Personal Loans Eligible to Be Discharged in Bankruptcy
One of the most important elements debtors should review when considering
is how personal debt is handled by the court. When you file, you are required
to list outstanding debt including loans owed to friends or family. Depending
on the chapter you file they are handled differently. For the most part,
these types of personal loans may be eligible for discharge or inclusion
of a repayment plan schedule.
Family Loans and Bankruptcy
Personal loans owed to family or friends are handled in the same fashion
as other loans that are commonly included in a filing. When you are considering
bankruptcy you should avoid making payments on such loans. Meaning, if
you decide to pay your family member or friend what was owed before filing,
this action could affect the outcome of your case. The court may view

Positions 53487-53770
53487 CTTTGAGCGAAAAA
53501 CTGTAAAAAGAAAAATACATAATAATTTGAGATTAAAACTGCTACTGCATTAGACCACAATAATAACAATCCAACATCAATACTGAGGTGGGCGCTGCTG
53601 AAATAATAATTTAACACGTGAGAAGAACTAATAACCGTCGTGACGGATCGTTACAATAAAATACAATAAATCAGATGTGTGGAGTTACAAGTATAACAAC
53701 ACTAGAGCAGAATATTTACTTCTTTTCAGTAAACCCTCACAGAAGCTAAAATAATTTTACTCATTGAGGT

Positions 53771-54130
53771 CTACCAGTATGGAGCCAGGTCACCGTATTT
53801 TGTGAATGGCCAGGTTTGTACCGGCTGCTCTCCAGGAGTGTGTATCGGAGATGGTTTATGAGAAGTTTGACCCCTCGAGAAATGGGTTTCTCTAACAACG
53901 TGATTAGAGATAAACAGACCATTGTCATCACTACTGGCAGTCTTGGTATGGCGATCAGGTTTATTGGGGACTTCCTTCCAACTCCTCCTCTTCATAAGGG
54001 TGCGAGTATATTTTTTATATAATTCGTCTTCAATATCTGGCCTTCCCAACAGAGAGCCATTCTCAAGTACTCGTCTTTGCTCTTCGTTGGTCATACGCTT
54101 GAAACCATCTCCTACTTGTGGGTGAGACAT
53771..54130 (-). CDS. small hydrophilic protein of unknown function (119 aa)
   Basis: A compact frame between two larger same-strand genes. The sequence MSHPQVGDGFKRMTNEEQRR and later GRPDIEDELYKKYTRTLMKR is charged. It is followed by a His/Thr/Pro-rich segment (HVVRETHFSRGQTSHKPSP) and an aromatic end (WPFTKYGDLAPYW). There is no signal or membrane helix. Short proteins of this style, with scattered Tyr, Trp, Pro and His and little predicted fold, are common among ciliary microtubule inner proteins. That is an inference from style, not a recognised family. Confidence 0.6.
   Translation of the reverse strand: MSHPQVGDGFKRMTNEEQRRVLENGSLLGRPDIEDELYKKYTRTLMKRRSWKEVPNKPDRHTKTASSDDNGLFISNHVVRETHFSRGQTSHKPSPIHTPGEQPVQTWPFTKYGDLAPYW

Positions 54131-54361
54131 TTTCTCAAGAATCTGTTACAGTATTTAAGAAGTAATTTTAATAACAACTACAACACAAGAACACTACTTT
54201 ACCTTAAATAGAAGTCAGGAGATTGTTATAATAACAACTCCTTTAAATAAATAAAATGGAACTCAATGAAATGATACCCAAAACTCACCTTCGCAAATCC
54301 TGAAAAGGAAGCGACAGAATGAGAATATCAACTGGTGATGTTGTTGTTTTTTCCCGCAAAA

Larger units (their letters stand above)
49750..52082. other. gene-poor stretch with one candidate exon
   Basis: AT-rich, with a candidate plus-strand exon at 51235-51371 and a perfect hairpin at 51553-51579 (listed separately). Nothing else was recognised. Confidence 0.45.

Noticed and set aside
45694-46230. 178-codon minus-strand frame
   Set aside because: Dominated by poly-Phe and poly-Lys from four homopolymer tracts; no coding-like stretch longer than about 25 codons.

such action as showing favoritism to certain creditors, when the court
treats all debts equally and fairly. Plus, doing this may be considered
a form of bankruptcy fraud you would want to avoid.
Establish a Reaffirmation Agreement
Sometimes owing money to someone you know such as family or friends can
cause conflict. You may want to try and establish a reaffirmation agreement
that includes talking to them about a payment arrangement. On the other
hand, bankruptcy offers additional options.
Chapter 7 bankruptcy
may discharge or wipe out the debt (if unsecured), if a sale of property
or personal asset doesn't offer full or partial payment.
Chapter 13 bankruptcy
may include the debt in the repayment plan, with part, if not all of the
debt being repaid based on disposable income and secured debt obligations.
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